Since their Super Bowl loss in the 2002 season, the Oakland Raiders have never made the playoffs, won more than eight games, or even had a quarterback who started more than 15 games. Every year, the front office and coaching staff have tried desperately to put someone out who can run the offense reasonably.
Of the 21 quarterbacks that have taken a snap as an Oakland Raider since the 2002 season, only Kerry Collins, JaMarcus Russell, and Carson Palmer have started 15 games in a season. Together they combined for 13 wins.
In 2013, Dennis Allen played musical chairs at QB, starting out with Terrelle Pryor, who played surprisingly well to start the season before hitting a serious slump. He was then replaced with undrafted free agent rookie Matt McGloin. Both had high moments, such as Pryor’s 93-yard touchdown run on the first play of a win against the Pittsburgh Steelers in week 8, or McGloin’s three touchdown debut against Houston in week 11.
While both are good options to start in 2014, Oakland has some options with the fifth pick. While there is no consensus top quarterback, one option at the fifth pick for Oakland is local product Derek Carr of Fresno State.
In a high-volume pass offense at Fresno State, Carr put up gaudy numbers, passing for 5,000 yards and 50 touchdowns as a senior. While the numbers don’t translate to the NFL, he did show off impressive skills as a passer.
The big knack against Carr to most is his name. His brother David was the number one pick by Houston in 2002, and was quickly labeled a bust for poor pocket presence and poor decision making. However, Derek is nothing like David.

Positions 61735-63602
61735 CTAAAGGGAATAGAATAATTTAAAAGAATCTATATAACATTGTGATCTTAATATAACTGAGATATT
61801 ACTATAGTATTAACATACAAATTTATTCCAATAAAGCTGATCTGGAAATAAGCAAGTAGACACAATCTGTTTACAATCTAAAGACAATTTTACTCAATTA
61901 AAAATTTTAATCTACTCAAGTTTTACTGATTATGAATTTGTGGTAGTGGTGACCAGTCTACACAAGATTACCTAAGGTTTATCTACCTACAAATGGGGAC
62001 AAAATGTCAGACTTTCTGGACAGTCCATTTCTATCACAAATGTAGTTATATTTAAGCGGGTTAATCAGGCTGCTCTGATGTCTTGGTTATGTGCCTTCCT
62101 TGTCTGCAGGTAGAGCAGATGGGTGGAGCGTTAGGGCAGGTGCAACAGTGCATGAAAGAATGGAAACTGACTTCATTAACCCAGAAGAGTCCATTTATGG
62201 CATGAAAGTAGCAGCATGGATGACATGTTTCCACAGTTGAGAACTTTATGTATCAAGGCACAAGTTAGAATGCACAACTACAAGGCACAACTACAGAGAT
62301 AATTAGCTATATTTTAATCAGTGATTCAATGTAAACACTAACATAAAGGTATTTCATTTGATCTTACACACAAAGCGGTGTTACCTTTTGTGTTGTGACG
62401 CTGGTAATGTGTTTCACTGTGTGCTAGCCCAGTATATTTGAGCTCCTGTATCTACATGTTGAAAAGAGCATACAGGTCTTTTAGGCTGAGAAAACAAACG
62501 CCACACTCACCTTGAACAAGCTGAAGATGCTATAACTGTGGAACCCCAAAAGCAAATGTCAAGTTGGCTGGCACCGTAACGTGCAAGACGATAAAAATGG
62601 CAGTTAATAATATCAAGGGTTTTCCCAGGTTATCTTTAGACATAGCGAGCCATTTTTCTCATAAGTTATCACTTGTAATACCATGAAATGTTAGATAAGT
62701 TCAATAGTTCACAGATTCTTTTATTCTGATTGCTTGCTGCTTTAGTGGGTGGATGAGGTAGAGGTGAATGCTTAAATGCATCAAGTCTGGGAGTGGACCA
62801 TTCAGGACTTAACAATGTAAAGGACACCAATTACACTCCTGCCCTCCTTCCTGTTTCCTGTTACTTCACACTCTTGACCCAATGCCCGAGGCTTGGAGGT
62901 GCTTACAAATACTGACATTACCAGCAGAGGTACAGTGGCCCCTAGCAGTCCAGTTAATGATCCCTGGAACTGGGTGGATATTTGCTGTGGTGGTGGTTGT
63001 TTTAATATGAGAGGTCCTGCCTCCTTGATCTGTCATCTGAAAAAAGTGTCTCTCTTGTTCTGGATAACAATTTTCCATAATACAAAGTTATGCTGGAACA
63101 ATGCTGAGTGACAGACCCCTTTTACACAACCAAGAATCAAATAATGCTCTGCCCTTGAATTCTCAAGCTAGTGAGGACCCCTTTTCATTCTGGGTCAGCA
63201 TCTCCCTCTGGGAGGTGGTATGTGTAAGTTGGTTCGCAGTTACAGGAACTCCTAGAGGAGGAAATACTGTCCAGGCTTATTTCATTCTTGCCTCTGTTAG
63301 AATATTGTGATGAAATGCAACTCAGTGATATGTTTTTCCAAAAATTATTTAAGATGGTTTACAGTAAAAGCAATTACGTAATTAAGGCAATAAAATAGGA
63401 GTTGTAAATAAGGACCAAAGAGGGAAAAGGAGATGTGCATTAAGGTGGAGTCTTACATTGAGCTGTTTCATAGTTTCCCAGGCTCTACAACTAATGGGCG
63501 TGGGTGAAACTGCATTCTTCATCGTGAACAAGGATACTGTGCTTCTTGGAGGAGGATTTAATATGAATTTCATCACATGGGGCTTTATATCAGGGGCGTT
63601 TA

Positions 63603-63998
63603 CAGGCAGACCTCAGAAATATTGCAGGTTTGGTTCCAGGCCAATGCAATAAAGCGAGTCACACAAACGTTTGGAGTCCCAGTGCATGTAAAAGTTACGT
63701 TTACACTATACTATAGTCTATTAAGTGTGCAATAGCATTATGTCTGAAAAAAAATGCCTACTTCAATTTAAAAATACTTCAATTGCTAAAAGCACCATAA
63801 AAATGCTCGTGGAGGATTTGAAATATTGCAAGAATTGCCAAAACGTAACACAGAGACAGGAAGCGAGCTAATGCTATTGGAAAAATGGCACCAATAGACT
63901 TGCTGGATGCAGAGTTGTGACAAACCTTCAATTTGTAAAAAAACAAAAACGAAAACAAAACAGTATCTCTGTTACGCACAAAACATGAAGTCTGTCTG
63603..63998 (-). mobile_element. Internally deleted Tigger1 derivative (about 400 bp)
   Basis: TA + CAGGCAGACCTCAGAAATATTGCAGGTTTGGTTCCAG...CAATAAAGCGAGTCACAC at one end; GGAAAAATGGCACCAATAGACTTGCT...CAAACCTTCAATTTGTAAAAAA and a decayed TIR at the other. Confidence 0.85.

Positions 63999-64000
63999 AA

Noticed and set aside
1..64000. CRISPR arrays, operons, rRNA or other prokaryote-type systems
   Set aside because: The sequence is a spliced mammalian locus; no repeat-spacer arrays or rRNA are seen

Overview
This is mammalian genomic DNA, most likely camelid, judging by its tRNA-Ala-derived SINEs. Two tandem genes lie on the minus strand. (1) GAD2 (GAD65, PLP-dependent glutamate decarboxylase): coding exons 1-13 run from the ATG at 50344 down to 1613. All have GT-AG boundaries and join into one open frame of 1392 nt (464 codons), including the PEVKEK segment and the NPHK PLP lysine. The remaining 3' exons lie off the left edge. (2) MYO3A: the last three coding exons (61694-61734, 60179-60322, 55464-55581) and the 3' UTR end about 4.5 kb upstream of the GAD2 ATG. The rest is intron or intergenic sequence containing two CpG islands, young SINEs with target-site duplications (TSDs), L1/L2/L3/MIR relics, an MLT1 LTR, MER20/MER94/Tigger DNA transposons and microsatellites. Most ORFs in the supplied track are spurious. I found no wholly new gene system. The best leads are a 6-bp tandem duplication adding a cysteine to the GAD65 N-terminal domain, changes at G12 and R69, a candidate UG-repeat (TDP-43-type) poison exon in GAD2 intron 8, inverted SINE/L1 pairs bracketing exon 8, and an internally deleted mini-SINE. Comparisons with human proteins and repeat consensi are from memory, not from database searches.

Derek shows enormous presence in the pocket, not folding in the face of oncoming rushers. He possesses impeccable timing of when to get the ball out to a hot receiver. Against San Diego State, when pressure was in his face all night, Carr showed tremendous ability to move around in the pocket, yet keeping his eyes downfield.
That is in addition to his amazing football intelligence. He appeared almost Peyton Manning-ish at times with pre -nap adjustments, calling out blitzers and adjusting protection. Scouts have raved about his work ethic and preparation that go into each gameplan. After the snap, he has shown to read and adapt to any changes defenses have made.
Where Carr truly shines is with his arm. Not only can he sling it 40 yards down the sideline with ease, but his control of trajectory and velocity is masterful. His gunslinger mentality has brought on comparisons to Jay Cutler and Brett Favre. His other big asset is his quick delivery, helping him beat quick oncoming rushers.
The only bad part about his passing comes from inconsistent footwork when he does not use his lower body to put more power and direction in a throw. On tape, you can see him not set his feet, which leads to high and errant passes. However, footwork is one of the most coachable things in the NFL. Terrelle Pryor’s footwork when he joined the team was atrocious, but Greg Olsen and John DeFilippo have managed to improve him to a starting job.
Unless Teddy Bridgewater is available, Carr should be the top QB on the Raiders’ draft board. A smart, athletic player with a powerful arm is a gift to most teams. While Johnny Manziel is more of a highlight player that everyone would clamor for, Reggie McKenzie needs to choose the more consistent quarterback help rebuild the franchise.